Nearly 50 years ago, President John F. Kennedy stood in front of the old Hotel Texas in Fort Worth, talking to thousands of people who had waited for hours through rain and chilly temperatures just for a chance to see him.There are no faint hearts in Fort Worth, he told the crowd, before he was shot and killed later that day while riding in a motorcade in Dallas.That day Nov. 22, 1963 remains forever etched in the history books. And Fort Worth forever holds a footnote for being the city where President Kennedy spent his last night alive and delivered his last public speech.Journalists who covered the story, and local residents who heard the historic last speech, plan to share their stories during an upcoming Fort Worth Remembers JFK program at TCU.We want to preserve some history, said John Lumpkin, director of the Schieffer School of Journalism at TCU. Journalists need to tell their stories again so there can be some record on this important date of what their memories are and how theyve been affected through the years by Nov. 22 and the other events surrounding that.The Schieffer School of Journalism and the Star-Telegram are partners in producing the program. Organizers will provide free tickets to the event that starts at 6:30 p.m. Sept. 11 in TCUs Ed Landreth Auditorium, 2800 S. University Drive.Tickets for the event may be reserved at schiefferschool.tcu.edu starting Aug. 17.The Star-Telegram is the historical record of our community. When big events happen, people turn to the paper, said Jim Witt, executive editor of the Star-Telegram. We're honored to play a part in this program that will examine these events that happened 50 years ago.CBS Bob Schieffer, a former Star-Telegram reporter, will moderate the event and share his own memories of covering the story as well.Others participating will include historian Hugh Aynesworth, former Star-Telegram reporter Mike Cochran, former KLIF radio anchor Gary DeLaune, former KRLD radio announcer Bob Huffaker and actor Bill Paxton, who lived in Fort Worth at the time and was in the crowd witnessing the speech.Schieffer has talked about how he was the night police reporter for the Star-Telegram at the time of the shooting. In the newsroom, he was trying to help answer phones that were ringing off the hook when a call came in from a woman asking for a ride to Dallas.I said, Lady, you know, the president has just been shot, and besides, we're not a taxi service, Schieffer has recalled. She said, Yes, I heard it on the radio. She said, I think the person theyve arrested is my son. And it was Lee Harvey Oswalds mother.Schieffer asked the woman for her address so he and another reporter could give her a ride to Dallas.Cochran, who was 25 at the time, covered the presidential assassination as a correspondent for The Associated Press. His job the night before was to meet the president and his staff to answer questions they might have about Fort Worth. And he was to call the AP the next morning, when Kennedys plane left the ground for Dallas.I was back in the office when I heard the president was shot, and I immediately headed for Dallas, Cochran has said. It was an experience that was almost indescribable.Last year, officials in Fort Worth unveiled a Kennedy tribute an 8-foot sculpture, photographs and a water wall. The JFK tribute is downtown, in the area where Kennedy last spoke to local residents, across from the old Hotel Texas, which is now the site of the Hilton Fort Worth hotel.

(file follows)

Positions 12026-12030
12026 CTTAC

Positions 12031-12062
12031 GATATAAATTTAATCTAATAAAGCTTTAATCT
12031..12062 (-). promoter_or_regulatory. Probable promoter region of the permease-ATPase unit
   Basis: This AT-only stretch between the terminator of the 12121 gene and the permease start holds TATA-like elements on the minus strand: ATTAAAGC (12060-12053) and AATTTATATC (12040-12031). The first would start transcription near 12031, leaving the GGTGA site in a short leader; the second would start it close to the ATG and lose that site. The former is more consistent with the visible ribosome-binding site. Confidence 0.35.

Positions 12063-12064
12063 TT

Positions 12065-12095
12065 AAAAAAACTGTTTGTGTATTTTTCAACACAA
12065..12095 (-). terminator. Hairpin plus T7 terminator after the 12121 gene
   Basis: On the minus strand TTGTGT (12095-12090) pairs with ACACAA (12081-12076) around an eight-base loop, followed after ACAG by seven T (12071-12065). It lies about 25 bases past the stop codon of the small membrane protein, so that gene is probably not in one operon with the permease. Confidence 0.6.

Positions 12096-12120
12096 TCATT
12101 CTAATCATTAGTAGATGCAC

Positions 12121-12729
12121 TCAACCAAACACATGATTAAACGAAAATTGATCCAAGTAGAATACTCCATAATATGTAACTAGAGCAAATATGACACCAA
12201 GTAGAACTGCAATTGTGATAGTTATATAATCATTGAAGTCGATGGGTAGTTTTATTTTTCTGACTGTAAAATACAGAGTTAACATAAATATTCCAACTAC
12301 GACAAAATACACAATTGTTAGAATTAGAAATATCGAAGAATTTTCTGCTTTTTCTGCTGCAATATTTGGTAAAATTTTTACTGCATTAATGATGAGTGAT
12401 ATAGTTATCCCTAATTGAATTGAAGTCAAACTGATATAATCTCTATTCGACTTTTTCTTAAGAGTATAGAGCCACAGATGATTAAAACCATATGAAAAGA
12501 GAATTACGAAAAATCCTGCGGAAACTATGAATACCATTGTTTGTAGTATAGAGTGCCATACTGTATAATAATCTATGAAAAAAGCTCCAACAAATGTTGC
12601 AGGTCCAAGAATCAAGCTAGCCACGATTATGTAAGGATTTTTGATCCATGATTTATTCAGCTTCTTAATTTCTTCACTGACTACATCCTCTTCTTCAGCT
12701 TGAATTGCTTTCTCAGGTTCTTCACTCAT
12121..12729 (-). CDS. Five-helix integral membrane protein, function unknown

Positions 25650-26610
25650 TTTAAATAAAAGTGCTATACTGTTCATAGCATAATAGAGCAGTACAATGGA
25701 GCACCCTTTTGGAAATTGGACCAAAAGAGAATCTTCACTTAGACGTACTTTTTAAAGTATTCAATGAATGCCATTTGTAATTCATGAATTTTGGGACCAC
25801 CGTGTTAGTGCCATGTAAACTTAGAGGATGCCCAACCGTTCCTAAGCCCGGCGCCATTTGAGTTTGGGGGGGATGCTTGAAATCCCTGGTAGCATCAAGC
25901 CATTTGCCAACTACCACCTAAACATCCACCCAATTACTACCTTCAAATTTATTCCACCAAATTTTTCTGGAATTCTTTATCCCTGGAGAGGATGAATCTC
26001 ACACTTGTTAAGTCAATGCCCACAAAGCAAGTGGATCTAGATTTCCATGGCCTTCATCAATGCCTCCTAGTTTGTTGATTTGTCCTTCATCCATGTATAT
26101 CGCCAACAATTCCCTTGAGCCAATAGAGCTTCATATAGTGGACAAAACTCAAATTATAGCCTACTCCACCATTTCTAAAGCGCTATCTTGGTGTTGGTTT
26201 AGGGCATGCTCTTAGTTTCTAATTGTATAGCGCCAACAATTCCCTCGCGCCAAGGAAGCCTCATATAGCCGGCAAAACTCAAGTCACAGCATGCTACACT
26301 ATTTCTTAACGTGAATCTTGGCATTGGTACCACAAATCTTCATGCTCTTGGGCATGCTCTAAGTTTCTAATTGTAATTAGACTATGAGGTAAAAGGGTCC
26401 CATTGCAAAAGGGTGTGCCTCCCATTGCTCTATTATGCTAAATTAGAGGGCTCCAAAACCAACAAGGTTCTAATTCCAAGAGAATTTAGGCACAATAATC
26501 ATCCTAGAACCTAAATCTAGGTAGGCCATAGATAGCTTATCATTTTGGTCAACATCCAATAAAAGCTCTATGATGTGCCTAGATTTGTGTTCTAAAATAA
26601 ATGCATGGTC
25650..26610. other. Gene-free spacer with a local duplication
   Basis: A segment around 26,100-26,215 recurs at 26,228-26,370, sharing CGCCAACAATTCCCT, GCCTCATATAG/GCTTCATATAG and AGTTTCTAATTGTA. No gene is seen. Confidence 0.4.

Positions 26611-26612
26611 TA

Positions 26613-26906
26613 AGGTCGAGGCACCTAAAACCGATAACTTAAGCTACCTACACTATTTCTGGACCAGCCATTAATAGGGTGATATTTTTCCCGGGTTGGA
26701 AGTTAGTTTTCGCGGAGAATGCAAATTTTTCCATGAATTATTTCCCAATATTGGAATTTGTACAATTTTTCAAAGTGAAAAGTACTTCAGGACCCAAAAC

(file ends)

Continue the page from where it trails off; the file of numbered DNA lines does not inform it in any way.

Anna Tinsley, 817-390-7610 Twitter: @annatinsley